Football Manager 2019 ushers in a new era for Sports Interactive and the franchise’s fanbase. This year’s edition of the soccer management sim has undergone a radical overhaul, and it is attempting to offer the most innovative and modern entry to date. And that’s a high bar, given how successful past titles have been. Football Manager 19 has some big cleats to fill and due to some smart UI changes and mode improvements, yet it fits into them snugly.
Football Manager 2019 Review – Tactics and Training Triumphs
This isn’t some rehashed, stale version that may have drawn criticism in previous installments. A revamped UI with a purple aesthetic, and the ability to click and drag parts of the left-hand menu—depending on what sections of the game you deem more important than others—has been implemented to good effect. The game feels polished and more modern, and that’s before you take a deep dive into the specific areas that have been completely overhauled.
Football Manager tactics and training have been rebuilt from the ground up. Gone are the days of trying to put your own custom tactic to work and the lazy feel of training sessions, which some users didn’t even give a second look. In their place are vastly improved components that deliver a more realistic experience. You can now select predetermined tactical styles, formations, and player roles on the tactics screen, and these lead into how your team performs on match days, how to go about taking on opposing clubs, and whether you’ll achieve victory or taste defeat.g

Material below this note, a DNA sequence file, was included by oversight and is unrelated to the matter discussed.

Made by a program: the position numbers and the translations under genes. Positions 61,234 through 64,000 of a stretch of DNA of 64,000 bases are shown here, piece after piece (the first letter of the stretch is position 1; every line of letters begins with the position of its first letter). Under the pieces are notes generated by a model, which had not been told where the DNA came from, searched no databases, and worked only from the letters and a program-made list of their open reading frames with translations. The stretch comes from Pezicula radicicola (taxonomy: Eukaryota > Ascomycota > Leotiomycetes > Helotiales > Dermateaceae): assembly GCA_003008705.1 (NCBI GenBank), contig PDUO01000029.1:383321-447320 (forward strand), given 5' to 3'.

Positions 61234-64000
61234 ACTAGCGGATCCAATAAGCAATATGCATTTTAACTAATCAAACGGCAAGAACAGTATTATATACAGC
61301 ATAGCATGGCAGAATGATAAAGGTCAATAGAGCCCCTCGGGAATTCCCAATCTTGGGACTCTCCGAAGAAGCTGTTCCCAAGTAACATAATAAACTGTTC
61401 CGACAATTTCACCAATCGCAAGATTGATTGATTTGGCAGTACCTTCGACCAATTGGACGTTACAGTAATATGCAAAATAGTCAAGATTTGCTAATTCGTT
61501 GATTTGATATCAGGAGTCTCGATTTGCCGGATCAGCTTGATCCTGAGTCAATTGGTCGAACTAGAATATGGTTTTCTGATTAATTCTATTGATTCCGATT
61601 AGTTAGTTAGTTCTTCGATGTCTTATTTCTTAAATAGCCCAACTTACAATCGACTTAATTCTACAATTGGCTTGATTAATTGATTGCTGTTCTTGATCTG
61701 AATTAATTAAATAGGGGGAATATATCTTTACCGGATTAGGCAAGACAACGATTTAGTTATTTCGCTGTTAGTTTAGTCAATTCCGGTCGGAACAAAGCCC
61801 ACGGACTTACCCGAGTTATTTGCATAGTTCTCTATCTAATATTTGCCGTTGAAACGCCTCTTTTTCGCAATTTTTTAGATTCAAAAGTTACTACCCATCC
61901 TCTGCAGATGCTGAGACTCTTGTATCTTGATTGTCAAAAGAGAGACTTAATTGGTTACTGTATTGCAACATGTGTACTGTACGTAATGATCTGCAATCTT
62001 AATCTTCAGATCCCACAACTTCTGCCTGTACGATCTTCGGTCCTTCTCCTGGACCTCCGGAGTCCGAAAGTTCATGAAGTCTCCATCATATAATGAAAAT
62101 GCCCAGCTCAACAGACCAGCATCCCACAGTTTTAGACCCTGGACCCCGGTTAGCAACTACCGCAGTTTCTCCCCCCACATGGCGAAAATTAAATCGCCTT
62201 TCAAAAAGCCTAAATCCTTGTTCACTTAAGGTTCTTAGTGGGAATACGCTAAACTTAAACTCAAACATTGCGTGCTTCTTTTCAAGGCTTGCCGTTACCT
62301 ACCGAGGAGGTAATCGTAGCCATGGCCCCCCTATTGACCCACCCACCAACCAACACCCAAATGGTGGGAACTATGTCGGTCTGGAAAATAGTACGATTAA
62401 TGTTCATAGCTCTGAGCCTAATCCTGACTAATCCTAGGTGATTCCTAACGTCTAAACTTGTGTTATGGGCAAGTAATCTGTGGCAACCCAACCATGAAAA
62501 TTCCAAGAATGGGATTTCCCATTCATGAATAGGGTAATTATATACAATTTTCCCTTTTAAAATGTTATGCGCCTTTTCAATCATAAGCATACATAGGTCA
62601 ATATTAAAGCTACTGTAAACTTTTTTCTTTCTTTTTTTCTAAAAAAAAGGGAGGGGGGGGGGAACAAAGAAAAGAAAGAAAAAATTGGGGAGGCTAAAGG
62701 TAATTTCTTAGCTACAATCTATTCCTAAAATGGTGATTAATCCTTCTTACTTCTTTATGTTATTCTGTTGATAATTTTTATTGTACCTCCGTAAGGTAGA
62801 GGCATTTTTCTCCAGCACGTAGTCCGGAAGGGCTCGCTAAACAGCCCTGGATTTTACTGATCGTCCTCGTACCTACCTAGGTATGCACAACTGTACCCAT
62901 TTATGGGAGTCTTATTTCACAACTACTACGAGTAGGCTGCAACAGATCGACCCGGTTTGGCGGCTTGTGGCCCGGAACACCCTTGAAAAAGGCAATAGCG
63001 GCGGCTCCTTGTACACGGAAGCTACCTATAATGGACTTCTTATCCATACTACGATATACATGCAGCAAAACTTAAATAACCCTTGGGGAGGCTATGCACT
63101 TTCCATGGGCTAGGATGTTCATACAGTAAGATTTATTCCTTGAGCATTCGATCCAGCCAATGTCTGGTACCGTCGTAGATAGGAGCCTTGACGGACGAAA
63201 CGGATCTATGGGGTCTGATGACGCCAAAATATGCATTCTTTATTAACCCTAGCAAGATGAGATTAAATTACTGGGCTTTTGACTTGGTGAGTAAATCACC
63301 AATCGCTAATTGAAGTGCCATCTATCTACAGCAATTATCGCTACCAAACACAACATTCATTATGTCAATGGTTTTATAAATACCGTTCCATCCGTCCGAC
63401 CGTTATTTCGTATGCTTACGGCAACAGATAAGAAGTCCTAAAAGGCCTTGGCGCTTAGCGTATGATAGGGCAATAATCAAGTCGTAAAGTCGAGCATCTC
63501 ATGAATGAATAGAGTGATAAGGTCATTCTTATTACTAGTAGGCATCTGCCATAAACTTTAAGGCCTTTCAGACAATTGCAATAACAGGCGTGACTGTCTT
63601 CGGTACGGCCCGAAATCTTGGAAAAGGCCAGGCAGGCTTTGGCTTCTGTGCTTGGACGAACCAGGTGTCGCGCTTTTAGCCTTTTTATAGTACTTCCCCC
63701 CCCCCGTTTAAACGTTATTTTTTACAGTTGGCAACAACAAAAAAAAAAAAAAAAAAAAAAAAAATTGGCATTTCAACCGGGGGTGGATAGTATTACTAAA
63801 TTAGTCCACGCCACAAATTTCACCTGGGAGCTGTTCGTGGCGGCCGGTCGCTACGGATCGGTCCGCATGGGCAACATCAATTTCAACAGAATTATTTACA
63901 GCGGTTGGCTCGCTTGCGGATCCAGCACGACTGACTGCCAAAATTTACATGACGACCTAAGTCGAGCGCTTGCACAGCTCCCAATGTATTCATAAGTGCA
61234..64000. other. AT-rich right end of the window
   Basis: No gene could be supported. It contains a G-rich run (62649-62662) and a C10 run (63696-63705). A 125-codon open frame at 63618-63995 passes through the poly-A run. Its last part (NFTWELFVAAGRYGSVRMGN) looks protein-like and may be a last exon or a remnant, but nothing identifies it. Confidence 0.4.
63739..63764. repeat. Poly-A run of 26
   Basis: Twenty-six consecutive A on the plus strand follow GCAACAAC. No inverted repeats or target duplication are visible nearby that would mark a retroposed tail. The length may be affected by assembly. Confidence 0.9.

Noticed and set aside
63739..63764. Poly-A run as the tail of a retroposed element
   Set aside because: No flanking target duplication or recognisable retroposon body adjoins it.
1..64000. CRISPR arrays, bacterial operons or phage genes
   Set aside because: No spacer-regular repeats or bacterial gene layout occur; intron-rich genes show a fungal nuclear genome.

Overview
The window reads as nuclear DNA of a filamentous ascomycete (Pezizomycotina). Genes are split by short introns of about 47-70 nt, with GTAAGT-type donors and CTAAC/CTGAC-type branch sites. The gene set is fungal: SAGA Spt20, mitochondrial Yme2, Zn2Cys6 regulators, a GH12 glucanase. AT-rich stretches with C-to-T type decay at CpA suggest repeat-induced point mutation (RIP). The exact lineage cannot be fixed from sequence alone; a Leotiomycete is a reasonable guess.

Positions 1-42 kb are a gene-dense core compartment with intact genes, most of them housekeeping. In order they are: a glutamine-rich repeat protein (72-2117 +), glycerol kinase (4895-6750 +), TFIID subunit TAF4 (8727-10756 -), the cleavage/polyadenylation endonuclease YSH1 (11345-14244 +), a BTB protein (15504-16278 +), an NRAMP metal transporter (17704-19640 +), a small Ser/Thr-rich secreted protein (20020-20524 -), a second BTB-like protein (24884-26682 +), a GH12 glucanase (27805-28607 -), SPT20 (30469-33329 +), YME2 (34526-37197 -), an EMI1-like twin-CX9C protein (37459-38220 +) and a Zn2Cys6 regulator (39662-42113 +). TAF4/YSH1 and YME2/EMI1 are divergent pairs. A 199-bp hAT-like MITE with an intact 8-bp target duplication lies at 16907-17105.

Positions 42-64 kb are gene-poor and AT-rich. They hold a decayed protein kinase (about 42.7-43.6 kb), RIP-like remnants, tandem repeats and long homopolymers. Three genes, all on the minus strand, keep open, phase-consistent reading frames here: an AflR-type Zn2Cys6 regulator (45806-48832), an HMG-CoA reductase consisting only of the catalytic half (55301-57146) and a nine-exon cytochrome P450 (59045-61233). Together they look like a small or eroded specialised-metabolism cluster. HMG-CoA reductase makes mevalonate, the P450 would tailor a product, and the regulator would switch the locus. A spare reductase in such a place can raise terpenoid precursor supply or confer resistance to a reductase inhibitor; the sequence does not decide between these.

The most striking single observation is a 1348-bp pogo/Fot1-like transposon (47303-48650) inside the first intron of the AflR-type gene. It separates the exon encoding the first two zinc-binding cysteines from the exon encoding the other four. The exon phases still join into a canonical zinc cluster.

You can also follow your AI assistant manager’s lead on thorough training schedules, which coaches to assign, and what players are deserving of a starting berth based on their training rating. You’re still completely free to customize both of these areas to tailor them to your playstyle and take 100 percent control over them, but the advances to both sections have allowed for a genuine experience of real-life soccer management.
Football Manager 2019 Review – Welcome Changes Across the Board
It isn’t just a fresh lick of paint and overhauled gameplay mechanics that FM 19 has going for it. The scouting department offers a better analysis of transfer targets in card or list form, the match engine features more than 500 new animations, and the welcome addition of a fully licensed Bundesliga means that managerial spells in Germany don’t feel futile due to the series’ previously made up club names and badges.
A greater emphasis has been placed on the mentoring aspect too. Rather than instructing one established player to work alongside one youth player, groups of individuals can now be assigned to work together and learn from one another. Football Manager‘s “regen” player function allows new fictional soccer players that emerge through the youth ranks each season to extend the lifespan of save files. It may not seem important but it’s another big switch that pays dividends.